AUGUSTA — It wasn’t just the pain that scared Spencer Steele. It was the sound.

The sound of the pop that followed the twist of the knee. The sound that, in sports, means one thing.

“Doctors have told me before that if you ever feel that pop, it’s probably your ACL,” he said. “Right when I did it, I just lay down and knew that something probably wasn’t good.”

He was right. It was the ACL, torn in his left knee. For Steele, a senior forward on the Winthrop basketball team, there was nothing but despair at seeing his final season come to an end.

Then came the hope that maybe it didn’t have to.

“The next day, as it kicked in, I kept thinking to myself ‘I can get through this, I can come back, I can bounce back,'” he said. “The main goal was to get back for the end of the season, because that’s when my teammates need me the most.”

However outlandish the ambition seemed, Steele’s been able to make it work. He’s been a steady presence off the bench for the undefeated Ramblers, bringing a dose of energy and defense to a team that’s one victory shy of a C South regional championship.

“It’s called putting the team first,” coach Todd MacArthur said. “That’s the biggest sacrifice anybody can make for the team. Any other kid would probably shut their season down, but he chose to try to do something that not many people can do. He wants success this year, he doesn’t want his senior year to end and he doesn’t want this season to end.”

He’s doing it with a brace on his left knee, clamped around his pulled-up black socks, that allows him to re-create the stability during cuts, jumps and plants for which the ACL is normally required.

“It does hurt sometimes, but the pain will go away,” Steele said. “My team drives me. They need me, I need them. And it drives me to want to get out there and play and put the pain aside and just keep winning with them.”

The origin of the injury goes back to before Steele heard the pop. Steele was playing during the summer when he came down from a jump directly on the knee, causing an injury to his MCL — and an overlooked one to his ACL.

“My whole body just kind of fell,” Steele said. “It just kind of squashed it.”

Steele worked to build up his MCL in time for the season, but two games in, the ACL blew up. Steele went to cut against Mountain Valley, and immediately went down.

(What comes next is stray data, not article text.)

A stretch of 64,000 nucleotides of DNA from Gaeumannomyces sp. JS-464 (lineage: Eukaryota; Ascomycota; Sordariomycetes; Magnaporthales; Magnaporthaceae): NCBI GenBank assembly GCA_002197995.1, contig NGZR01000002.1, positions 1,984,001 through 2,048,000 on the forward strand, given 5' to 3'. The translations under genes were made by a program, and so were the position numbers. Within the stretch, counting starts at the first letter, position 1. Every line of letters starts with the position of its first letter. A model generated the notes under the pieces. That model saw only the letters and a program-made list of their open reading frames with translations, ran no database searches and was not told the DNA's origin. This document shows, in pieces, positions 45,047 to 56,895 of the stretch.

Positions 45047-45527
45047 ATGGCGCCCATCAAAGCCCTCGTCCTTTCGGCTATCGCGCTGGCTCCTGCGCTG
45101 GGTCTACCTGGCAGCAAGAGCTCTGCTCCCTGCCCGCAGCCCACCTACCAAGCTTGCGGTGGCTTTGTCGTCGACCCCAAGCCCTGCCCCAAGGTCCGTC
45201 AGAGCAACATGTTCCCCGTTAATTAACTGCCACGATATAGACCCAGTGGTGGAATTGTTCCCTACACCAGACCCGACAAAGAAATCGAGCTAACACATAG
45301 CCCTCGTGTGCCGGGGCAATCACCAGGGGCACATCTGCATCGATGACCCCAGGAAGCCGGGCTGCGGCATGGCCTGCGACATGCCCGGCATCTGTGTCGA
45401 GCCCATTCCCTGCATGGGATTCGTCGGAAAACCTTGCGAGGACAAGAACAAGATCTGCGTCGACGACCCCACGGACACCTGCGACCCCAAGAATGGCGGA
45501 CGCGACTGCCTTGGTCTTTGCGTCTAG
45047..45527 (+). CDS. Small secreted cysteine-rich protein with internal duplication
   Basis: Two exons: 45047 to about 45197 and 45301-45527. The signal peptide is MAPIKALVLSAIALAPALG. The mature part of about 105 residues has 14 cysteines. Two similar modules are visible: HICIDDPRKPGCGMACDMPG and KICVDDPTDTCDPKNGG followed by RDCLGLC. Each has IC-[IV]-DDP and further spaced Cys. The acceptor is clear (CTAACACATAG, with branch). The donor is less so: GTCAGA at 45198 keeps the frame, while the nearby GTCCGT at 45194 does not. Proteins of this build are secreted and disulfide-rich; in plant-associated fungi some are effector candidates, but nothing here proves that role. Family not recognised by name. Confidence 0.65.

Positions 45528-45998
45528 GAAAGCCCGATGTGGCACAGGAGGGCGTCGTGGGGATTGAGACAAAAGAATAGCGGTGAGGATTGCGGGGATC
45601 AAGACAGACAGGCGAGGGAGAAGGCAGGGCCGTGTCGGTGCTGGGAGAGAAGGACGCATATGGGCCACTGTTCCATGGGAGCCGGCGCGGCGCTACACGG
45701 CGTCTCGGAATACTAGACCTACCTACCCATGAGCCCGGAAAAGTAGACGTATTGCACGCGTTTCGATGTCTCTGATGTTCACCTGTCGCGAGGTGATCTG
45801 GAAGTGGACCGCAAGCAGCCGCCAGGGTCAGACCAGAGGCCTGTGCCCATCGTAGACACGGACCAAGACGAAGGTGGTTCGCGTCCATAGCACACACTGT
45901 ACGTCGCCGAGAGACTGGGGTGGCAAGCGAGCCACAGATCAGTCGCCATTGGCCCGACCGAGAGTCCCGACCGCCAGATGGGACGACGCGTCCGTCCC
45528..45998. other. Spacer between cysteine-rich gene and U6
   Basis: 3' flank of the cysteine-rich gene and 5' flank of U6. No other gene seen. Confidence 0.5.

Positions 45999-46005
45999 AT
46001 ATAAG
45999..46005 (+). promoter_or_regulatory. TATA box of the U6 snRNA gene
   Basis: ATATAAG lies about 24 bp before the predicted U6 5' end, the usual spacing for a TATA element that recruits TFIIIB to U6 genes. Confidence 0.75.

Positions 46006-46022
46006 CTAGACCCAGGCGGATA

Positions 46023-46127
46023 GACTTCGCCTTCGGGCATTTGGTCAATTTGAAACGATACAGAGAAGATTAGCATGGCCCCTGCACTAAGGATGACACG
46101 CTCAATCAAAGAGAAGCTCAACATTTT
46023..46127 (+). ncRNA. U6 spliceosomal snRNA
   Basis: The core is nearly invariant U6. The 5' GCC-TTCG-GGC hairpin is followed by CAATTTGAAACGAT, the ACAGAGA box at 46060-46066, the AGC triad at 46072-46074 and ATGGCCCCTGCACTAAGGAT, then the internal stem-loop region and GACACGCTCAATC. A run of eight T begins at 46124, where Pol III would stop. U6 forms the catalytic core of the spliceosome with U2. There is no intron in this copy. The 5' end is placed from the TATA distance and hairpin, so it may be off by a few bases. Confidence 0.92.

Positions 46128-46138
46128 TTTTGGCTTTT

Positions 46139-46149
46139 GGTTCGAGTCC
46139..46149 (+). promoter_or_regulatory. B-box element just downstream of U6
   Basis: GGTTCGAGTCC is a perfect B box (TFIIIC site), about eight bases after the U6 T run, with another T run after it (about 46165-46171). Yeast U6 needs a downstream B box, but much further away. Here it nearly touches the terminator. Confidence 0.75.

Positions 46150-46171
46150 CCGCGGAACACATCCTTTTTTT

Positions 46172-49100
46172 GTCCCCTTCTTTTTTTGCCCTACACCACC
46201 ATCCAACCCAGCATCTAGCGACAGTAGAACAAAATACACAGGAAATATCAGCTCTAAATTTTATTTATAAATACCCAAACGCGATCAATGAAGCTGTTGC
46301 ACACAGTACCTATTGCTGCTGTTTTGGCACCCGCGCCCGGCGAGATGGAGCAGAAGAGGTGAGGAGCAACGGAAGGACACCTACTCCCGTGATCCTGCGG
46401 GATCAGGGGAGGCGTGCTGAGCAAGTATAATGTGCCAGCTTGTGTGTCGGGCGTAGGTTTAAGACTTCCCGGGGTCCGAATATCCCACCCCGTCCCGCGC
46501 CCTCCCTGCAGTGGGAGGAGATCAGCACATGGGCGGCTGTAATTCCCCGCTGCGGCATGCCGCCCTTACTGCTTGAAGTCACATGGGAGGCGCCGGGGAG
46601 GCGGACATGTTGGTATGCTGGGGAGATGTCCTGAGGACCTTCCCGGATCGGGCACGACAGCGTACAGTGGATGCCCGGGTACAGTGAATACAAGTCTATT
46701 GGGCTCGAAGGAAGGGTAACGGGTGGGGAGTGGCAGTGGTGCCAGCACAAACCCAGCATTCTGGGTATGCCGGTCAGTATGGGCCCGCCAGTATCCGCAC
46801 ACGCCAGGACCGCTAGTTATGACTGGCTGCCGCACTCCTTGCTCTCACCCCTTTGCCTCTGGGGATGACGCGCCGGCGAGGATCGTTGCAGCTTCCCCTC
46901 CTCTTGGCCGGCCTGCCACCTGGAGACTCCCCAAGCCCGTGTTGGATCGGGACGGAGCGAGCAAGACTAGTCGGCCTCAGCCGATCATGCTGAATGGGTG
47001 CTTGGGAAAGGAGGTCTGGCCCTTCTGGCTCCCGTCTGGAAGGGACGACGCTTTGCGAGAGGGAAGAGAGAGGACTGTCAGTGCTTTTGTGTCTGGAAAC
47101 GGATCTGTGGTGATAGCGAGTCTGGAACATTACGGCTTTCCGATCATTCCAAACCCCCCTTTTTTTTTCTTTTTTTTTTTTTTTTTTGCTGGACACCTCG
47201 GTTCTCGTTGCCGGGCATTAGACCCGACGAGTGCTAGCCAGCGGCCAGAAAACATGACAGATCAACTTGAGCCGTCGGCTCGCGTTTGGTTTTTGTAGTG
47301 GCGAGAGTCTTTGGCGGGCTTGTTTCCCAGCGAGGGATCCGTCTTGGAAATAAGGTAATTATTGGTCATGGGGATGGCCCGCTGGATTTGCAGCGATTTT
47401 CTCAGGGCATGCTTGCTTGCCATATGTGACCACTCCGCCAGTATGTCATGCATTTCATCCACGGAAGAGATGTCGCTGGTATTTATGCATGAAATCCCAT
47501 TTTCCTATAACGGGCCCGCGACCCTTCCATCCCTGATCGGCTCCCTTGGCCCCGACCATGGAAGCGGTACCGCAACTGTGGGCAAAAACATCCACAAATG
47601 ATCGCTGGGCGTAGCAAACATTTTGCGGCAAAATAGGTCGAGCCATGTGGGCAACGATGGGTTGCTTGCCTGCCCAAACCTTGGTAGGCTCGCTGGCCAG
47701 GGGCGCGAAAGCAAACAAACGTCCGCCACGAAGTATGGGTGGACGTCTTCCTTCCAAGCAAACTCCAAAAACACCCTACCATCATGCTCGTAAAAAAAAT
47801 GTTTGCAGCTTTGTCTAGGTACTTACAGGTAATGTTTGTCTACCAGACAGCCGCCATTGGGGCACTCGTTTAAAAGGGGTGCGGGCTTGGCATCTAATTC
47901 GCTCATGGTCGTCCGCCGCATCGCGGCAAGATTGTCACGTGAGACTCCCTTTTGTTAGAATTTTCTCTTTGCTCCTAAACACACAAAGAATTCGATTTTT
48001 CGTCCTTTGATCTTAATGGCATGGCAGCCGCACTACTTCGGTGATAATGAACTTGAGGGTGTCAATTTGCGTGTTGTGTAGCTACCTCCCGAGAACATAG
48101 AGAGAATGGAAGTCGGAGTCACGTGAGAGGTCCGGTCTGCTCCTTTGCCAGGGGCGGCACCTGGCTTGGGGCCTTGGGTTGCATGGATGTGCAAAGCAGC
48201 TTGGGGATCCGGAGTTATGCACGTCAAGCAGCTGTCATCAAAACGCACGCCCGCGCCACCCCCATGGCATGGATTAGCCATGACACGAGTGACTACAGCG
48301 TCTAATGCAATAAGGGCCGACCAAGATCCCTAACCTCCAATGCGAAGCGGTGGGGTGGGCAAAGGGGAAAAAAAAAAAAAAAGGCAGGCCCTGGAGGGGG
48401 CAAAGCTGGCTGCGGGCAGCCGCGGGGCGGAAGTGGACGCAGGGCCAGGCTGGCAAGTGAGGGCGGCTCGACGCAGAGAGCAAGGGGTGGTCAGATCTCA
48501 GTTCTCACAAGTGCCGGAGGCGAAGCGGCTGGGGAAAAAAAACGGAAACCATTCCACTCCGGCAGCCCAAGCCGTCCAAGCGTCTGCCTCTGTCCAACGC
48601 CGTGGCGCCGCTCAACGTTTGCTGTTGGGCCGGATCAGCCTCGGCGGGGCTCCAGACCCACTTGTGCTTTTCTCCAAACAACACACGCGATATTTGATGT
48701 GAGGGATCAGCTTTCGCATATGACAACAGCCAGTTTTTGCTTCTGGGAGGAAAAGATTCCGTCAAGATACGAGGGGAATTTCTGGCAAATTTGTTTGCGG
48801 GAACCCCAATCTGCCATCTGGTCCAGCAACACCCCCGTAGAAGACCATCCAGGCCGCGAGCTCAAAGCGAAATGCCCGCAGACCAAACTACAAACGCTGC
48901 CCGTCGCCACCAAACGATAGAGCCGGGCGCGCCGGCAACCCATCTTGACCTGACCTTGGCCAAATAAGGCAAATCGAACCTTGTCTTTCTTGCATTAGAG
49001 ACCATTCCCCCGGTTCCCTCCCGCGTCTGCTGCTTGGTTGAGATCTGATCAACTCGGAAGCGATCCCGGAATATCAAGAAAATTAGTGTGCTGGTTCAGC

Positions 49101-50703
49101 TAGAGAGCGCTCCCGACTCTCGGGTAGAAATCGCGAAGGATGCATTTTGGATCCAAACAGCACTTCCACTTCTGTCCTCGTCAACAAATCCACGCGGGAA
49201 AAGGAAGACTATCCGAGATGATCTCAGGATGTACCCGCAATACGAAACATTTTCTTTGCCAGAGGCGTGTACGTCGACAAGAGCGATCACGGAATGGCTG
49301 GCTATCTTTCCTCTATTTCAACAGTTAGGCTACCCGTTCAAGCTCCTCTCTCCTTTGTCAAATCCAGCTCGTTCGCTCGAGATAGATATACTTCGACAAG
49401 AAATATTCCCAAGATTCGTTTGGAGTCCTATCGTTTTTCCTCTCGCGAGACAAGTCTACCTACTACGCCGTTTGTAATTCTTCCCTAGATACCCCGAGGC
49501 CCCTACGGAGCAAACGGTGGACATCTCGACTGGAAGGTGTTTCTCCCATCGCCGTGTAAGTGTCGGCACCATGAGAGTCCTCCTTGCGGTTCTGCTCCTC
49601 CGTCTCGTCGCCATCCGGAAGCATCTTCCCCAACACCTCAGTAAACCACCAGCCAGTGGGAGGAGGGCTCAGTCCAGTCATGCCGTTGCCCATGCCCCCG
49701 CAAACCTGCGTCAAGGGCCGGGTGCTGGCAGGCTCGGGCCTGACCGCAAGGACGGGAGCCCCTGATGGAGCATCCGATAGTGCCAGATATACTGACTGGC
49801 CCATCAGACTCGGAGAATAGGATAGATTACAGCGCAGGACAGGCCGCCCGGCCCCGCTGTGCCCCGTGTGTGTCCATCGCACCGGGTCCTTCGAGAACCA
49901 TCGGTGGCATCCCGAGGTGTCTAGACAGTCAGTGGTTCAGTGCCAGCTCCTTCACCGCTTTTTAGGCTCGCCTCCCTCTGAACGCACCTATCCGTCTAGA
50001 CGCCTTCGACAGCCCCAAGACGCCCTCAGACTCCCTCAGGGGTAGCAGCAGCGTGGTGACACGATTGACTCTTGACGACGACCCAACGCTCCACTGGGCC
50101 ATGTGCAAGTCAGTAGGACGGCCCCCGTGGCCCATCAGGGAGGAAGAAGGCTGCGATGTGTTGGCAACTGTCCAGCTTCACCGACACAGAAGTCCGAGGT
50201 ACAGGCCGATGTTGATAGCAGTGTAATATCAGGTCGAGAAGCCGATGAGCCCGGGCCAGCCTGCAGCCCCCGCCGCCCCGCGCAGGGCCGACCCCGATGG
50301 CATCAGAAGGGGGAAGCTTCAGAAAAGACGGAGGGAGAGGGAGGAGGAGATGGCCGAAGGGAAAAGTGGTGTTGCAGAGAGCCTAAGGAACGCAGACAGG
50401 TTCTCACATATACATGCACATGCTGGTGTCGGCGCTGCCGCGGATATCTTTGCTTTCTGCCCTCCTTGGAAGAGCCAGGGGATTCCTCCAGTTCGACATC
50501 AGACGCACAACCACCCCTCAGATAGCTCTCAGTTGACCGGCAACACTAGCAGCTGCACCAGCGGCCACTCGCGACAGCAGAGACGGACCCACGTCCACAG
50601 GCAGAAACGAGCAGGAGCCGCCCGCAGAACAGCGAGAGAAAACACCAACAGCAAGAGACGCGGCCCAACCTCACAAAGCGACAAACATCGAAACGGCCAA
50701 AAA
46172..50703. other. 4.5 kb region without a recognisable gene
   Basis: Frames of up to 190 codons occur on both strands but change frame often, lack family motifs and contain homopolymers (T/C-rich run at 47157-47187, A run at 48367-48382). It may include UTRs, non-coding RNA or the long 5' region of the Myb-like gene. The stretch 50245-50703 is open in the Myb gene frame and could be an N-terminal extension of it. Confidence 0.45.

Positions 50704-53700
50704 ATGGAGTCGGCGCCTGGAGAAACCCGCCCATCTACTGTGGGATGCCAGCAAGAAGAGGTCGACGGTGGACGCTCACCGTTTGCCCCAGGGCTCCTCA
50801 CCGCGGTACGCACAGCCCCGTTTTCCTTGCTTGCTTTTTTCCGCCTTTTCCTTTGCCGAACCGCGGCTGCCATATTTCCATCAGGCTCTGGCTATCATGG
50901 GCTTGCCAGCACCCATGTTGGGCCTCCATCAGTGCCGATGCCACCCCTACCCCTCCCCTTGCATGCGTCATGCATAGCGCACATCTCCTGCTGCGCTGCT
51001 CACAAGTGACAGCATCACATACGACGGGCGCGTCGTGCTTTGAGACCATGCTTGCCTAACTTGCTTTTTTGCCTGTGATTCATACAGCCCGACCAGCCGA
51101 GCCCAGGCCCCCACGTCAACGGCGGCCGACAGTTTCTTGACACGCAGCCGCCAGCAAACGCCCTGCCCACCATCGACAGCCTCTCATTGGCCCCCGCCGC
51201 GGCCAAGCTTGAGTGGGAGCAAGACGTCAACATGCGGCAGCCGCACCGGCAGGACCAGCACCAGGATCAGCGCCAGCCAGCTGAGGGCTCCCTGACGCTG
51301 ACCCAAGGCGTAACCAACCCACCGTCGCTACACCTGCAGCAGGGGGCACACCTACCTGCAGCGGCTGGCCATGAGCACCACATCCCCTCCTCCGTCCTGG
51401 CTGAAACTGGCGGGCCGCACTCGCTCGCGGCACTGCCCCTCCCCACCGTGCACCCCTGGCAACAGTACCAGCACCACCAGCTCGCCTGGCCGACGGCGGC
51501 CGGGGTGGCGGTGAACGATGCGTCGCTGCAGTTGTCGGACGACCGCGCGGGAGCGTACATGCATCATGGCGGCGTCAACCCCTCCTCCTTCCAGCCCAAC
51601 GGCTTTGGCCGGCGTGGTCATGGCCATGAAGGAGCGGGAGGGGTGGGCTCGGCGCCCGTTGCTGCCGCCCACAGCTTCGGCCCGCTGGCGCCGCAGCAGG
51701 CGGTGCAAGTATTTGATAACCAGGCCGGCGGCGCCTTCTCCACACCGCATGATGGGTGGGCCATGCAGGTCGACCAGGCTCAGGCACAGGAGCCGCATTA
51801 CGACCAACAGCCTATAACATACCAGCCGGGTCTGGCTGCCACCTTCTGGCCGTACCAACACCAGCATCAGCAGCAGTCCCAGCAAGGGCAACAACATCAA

“My body just went forward and my leg stayed,” he said. “When I cut, it popped pretty loud. I could hear the pop, I felt it, a lot. And excruciating pain.

“Initially, when I hurt it, I was like ‘There goes my season.’ I felt kind of like I was letting people down, letting my teammates down.”

Soon, Steele’s optimism kicked in. He looked into braces he could use. He looked up athletes who played through torn ACLs. He talked to doctors about what it would take to return to the court, then talked with MacArthur to organize a plan.

“I love the game of basketball,” he said. “So obviously I was going to do whatever I could to play.”

Three weeks after the injury, he was back on the court. One week later, Jan. 5, he was back in a game, helping Winthrop to a road win over Hall-Dale.

“It’s mind-boggling, and it just blows my mind what he’s able to do,” MacArthur said. “I step back sometimes coaching and look out there and say ‘Holy cow, that’s crazy. That’s madness.’ ”

It hasn’t been as simple as strapping on a brace and playing. When he first came back, Steele remembered the pain, and was hesitant to play at his normal pace. He has to ice his knees constantly, both before and after games, and even when he isn’t playing.

“Every night, I’m icing. Every morning when I wake up, I’m icing,” he said. “Every hour, I ice it, because it does swell.”

And it hurts. With each tweak, each false step, his body reminds him that something is still wrong.

“You’ll get a sharp pain, and then after that it will throb,” Steele said. “I feel like someone’s kind of like stabbing me with a knife, and then after that it will throb a lot and I kind of get the worst of it.”

But he keeps playing, and when he jumps after rebounds and trails a ballhandler around the perimeter in his role as one of the team’s steadiest defenders, it can be hard to notice any setbacks.

“One of his best attributes is his defense and his athleticism on the ball,” MacArthur said, “and you would think a kid with a torn ACL wouldn’t be able to do that.”

When Steele first returned, MacArthur and his staff had to carefully track his minutes. Now, with a regional title on the line, the count is off.

“This, right now, this is it. This is go time,” MacArthur said. “We’ve been kind of handling him with gloves for this moment, and they’re off. I need him, and he needs to give me everything he has.”

Not a problem. After all, if you ask Steele, that’s why he’s back.

“I knew that I could bounce back and it was all possible,” he said. “I just knew that I might not be 100 percent, but even with 60 percent I think I can help my team and at least do whatever I can to be there.”

Drew Bonifant — 621-5638

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Twitter: @dbonifantMTM